Bellingham Bells - Firework Effects Are The Public’s Problem

The Bells baseball team again chooses fireworks over the welfare of pets, vets, the psychologically fragile, and wildlife.

The Bells baseball team again chooses fireworks over the welfare of pets, vets, the psychologically fragile, and wildlife.

• Topics: Bellingham,

Our Bellingham Bells baseball team has again chosen to enhance the money making aspect of their games over the well-being of our most vulnerable populations, both human and animal, by again staging three, post-game fireworks events this summer. The email announcement, according to the Bell’s General Manger Stephanie Morrell, has been timed so that the effects of the fireworks can be mitigated - not by them but by YOU. It remains unclear how the wildlife will receive their advanced notice. In the event that any of our wildlife is reading, here is the notice:

“As our 2019 season begins, we wanted to alert you and your neighbors that we plan to host three fireworks shows at Joe Martin Field during the 2019 season (June-August). We understand fireworks displays can be troublesome for some individuals and their animals who are sensitive to the noise resulting from these shows. Due to this concern, we wanted to let you know of the dates well in advance. It is our hopes we can alert as many individuals in advance as possible and mitigate the effects of avoid catching our neighbors by surprise.

2019 Fireworks Shows

o June 5

o June 29

o August 8”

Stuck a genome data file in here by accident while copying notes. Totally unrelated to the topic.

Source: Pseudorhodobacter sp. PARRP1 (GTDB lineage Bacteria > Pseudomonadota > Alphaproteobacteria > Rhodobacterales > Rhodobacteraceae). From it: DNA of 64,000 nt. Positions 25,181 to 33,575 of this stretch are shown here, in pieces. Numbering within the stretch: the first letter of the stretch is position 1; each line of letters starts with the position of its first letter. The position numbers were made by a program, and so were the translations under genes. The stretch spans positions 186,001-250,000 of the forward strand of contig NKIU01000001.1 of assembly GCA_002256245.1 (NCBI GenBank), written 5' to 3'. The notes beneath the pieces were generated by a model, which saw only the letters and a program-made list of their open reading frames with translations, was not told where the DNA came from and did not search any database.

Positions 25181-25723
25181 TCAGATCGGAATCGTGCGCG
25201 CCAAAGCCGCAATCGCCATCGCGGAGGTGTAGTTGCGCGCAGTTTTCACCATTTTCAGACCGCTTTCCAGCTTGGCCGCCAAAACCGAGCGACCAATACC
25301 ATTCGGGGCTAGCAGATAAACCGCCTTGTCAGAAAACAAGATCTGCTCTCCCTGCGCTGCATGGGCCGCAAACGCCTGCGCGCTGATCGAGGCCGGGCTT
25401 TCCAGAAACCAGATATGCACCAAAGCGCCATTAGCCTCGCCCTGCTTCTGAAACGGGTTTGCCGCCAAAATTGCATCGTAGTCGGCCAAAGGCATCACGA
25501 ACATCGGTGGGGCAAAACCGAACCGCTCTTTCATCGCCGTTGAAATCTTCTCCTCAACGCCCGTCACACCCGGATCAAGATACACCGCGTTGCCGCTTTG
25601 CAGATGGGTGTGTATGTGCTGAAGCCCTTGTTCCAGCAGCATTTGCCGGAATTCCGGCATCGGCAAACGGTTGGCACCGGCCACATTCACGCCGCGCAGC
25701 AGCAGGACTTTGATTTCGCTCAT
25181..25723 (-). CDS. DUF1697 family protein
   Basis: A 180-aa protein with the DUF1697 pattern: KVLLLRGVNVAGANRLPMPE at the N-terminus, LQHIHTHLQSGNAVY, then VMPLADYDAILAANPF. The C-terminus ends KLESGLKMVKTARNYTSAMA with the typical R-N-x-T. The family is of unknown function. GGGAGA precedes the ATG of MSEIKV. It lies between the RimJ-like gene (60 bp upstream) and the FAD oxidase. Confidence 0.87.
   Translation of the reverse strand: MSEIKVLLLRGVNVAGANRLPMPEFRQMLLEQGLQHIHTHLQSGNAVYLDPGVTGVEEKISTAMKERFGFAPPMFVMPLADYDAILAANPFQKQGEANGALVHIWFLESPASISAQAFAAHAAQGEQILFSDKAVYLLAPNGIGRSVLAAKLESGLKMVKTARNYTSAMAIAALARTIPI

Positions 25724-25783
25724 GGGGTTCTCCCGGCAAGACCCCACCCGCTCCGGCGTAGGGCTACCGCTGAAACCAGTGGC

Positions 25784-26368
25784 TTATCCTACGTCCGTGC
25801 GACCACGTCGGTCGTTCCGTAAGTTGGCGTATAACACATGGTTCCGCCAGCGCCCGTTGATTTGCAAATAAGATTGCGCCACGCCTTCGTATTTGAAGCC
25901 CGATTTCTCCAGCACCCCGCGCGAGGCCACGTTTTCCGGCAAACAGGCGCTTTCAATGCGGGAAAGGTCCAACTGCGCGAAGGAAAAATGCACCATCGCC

I have met with the Bell’s General Manager and wrote about my plea to her and the Bell’s organization to stop these displays. (Bellingham Bells - Stop The Fireworks) This is what I got from the management as I reported in my 2018 article entitled Fireworks:

“Although they listened politely, they rejected my pleas to them to forego these events. Their response from two months ago was that the team management “recognizes my concerns” about veterans and animals but will continue the displays and mitigate the effects by notifying the public. (I’ll pass those notifications to the animals - Woof! Meow!) They feel the fireworks are a big family draw and the kids just love it.”

I am sure the kids do think it is just wonderful, although would we not be aghast if someone even remotely suggested that other “kids,” such as student survivors from Columbine, Sandy Hook, Parkland or any of the dozens and dozens of school shootings, were to be welcomed in Bellingham by a display of fireworks? That would be considered heartless, yet we do this all the time with veterans and psychologically fragile individuals without a pausing for a moment’s reflection. We traumatize pets. We traumatize wildlife. We pollute. We do this in the name of celebration, patriotism and community because we are entitled. “The Other” must bend.

Attached Files

About Dick Conoboy

Citizen Journalist and Editor • Member since Jan 26, 2008

Dick Conoboy is a recovering civilian federal worker and military officer who was offered and accepted an all-expense paid, one year trip to Vietnam in 1968. He is a former Army [...]

Comments by Readers

Virginia Herrick

Jul 08, 2019

Thank you for trying. In addition to all your points, I have one more. Not all kids—even those who haven’t survived a school shooting—love fireworks. Plenty of small children are frightened by loud noises, and I would bet that there are families who choose NOT to attend games where there will be fireworks. I wonder if anyone has pointed this out to the Bells management.

Also, I hear some places are developing “silent” fireworks displays, to be accompanied by music rather than loud explosions. There’s still the problem of pollution, of course, but terrorizing people sensitive to loud noises, pets, and wildlife, at least could be alleviated by switching to quieter displays.

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